With so many different special occasions on the calendar, it can be difficult keeping up with them all. But if there is one date in the diary you want to make sure you remember it's Mother's Day - for a clear mind and the sake of your eardrums.
The last thing anyone wants is a phone call on Mothering Sunday asking if you'd remembered to send your well wishes and the customary card and flowers. So when does Mother's Day fall in 2021, what are its origins?
In the UK, Mother's Day takes place on the fourth Sunday of Lent, meaning the date changes each year depending on when Easter Sunday falls. The dates are all connected to the lunar calendar, which has around 354 days in a full year compared to 365 days in the solar calendar.
In recent years, Mother's Day has become another name for Mothering Sunday but the two have different origins borne from the US and UK respectively. Mothering Sunday was traditionally a day when Christians were encouraged to visit their mother church - the main church or cathedral in a family's area. It was originally an opportunity to show thanks to the Virgin Mary in church and reunite family members who had been working away.
Over the years the day has maintained that aspect of families reuniting and has in recent times seen mothers showered in love and appreciation. Though Mother's Day is celebrated on Mothering Sunday in the UK, other parts of the world mark the occasion on a different day.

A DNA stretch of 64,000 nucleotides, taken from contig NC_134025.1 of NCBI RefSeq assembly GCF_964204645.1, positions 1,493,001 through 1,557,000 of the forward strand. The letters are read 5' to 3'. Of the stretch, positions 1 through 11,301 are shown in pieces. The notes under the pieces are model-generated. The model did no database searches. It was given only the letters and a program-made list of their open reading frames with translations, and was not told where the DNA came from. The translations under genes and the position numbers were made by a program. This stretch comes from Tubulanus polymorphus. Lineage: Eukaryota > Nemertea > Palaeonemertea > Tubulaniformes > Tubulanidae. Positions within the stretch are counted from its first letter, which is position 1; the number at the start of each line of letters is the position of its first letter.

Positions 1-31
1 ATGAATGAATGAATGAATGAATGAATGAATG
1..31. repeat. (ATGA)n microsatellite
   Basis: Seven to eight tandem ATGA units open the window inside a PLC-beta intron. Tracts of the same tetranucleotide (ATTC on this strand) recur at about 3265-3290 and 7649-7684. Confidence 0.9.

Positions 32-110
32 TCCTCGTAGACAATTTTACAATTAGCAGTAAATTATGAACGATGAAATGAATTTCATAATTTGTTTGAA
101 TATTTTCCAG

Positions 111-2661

In the US, where the idea of Mother's Day originated, they show their gratitude for mums on the second Sunday in May. The holiday was formed much later than Mothering Sunday. An American woman named Anna Jarvis, in honour of her late mother, petitioned for a holiday to celebrate all mothers after their deaths. It took some years but her determination paid off when president Woodrow Wilson made it an official holiday in the US in 1914.
As the holiday became more established and grew in popularity, Jarvis is thought to have disapproved of the commercialisation of the day. Mother's Day remains a popular date in the diary and one which sees a big spike of sales of flowers and cards all over the world. Cards, flowers and chocolates remain popular choices for Mother's Day gifts but if you're looking for something different then look no further. Personalised items always go down well and have a wide scope, meaning you're bound to find something that's going to appeal to your mum.
From mugs, t-shirts and gift boxes to portraits, books and family trees - there's a lot of choice out there on various sites such as Etsy and Amazon. The thought of doing something ‘normal’ might appeal to you both, so why not spring for a lunch out when restrictions allow or a voucher for a spa day? It might be just what you both need.
Whatever you decide to do, there’s only one thing that counts - and that’s the thought.